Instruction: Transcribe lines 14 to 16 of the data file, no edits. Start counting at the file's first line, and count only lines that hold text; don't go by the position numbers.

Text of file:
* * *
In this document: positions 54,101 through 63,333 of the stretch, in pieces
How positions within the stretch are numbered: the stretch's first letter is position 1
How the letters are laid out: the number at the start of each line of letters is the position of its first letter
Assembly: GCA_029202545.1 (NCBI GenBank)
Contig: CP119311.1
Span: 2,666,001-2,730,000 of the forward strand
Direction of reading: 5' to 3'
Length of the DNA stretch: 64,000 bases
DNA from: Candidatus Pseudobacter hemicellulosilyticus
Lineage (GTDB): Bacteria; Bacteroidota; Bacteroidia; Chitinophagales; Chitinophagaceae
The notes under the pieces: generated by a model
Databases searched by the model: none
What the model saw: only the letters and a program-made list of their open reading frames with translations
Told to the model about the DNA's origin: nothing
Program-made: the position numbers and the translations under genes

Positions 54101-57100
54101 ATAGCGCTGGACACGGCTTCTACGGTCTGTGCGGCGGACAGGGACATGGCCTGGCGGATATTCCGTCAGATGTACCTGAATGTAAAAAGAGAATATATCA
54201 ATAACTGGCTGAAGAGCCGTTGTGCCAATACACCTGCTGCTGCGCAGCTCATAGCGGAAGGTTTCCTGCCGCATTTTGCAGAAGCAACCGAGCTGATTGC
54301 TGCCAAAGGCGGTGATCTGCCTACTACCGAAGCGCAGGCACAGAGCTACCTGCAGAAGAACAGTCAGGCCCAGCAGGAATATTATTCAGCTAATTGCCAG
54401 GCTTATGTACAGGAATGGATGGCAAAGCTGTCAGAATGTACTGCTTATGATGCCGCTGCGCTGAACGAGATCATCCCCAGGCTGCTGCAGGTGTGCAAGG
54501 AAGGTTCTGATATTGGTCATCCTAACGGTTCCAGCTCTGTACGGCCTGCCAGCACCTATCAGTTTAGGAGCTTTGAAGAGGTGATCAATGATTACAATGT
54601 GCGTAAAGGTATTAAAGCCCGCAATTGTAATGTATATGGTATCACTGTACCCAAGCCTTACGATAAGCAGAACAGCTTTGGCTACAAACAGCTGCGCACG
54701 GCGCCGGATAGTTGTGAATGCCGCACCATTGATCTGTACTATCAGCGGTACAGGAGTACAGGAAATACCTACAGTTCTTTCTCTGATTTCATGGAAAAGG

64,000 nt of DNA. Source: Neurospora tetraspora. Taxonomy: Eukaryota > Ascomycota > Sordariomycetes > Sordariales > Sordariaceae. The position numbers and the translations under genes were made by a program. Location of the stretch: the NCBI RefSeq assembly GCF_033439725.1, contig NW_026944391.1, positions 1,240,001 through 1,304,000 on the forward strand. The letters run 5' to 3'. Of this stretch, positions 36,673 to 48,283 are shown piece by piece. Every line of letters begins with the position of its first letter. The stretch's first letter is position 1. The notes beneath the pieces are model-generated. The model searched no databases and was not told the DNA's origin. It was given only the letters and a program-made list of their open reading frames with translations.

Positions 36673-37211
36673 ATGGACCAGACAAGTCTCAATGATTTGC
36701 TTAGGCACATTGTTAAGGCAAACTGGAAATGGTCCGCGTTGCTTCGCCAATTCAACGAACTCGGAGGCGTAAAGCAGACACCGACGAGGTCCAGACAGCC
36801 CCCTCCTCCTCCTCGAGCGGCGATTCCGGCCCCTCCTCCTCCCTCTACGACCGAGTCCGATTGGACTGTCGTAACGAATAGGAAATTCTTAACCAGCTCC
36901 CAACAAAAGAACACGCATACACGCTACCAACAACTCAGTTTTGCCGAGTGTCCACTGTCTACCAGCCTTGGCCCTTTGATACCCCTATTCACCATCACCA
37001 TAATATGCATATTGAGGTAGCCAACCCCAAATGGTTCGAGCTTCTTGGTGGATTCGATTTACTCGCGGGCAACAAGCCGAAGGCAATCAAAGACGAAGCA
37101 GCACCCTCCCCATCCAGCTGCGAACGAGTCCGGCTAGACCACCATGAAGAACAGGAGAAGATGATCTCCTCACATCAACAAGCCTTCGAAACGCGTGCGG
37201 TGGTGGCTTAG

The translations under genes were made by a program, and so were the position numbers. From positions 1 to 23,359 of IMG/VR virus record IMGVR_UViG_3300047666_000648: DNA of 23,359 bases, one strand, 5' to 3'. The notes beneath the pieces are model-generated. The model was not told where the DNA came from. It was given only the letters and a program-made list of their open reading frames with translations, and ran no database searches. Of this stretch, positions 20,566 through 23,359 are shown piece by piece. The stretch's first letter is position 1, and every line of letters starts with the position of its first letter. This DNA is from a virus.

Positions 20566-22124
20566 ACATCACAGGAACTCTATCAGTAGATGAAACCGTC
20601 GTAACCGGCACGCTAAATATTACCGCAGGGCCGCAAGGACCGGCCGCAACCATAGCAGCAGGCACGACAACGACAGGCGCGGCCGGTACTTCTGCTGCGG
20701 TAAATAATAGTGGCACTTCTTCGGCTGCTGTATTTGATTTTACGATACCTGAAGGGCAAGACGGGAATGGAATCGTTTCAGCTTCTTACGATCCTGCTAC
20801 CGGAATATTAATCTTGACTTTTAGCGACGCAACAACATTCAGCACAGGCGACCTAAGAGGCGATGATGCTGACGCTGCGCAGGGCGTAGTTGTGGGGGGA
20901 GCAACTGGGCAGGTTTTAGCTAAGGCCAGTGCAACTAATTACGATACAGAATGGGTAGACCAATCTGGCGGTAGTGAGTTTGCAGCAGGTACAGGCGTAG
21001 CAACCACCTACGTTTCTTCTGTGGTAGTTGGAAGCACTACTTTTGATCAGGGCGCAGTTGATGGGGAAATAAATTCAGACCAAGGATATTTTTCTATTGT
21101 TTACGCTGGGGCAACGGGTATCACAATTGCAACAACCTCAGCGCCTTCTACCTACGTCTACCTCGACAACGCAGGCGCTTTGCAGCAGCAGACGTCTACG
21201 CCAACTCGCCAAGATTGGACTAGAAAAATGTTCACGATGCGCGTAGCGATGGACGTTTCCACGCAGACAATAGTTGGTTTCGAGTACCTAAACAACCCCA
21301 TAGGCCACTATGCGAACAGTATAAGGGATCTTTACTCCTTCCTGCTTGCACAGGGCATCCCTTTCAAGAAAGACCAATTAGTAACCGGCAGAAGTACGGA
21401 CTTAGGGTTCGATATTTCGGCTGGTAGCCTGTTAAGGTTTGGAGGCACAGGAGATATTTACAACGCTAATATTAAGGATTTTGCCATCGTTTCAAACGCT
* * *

Told to the model about the DNA's origin: nothing
Program-made: the position numbers and the translations under genes

Positions 54101-57100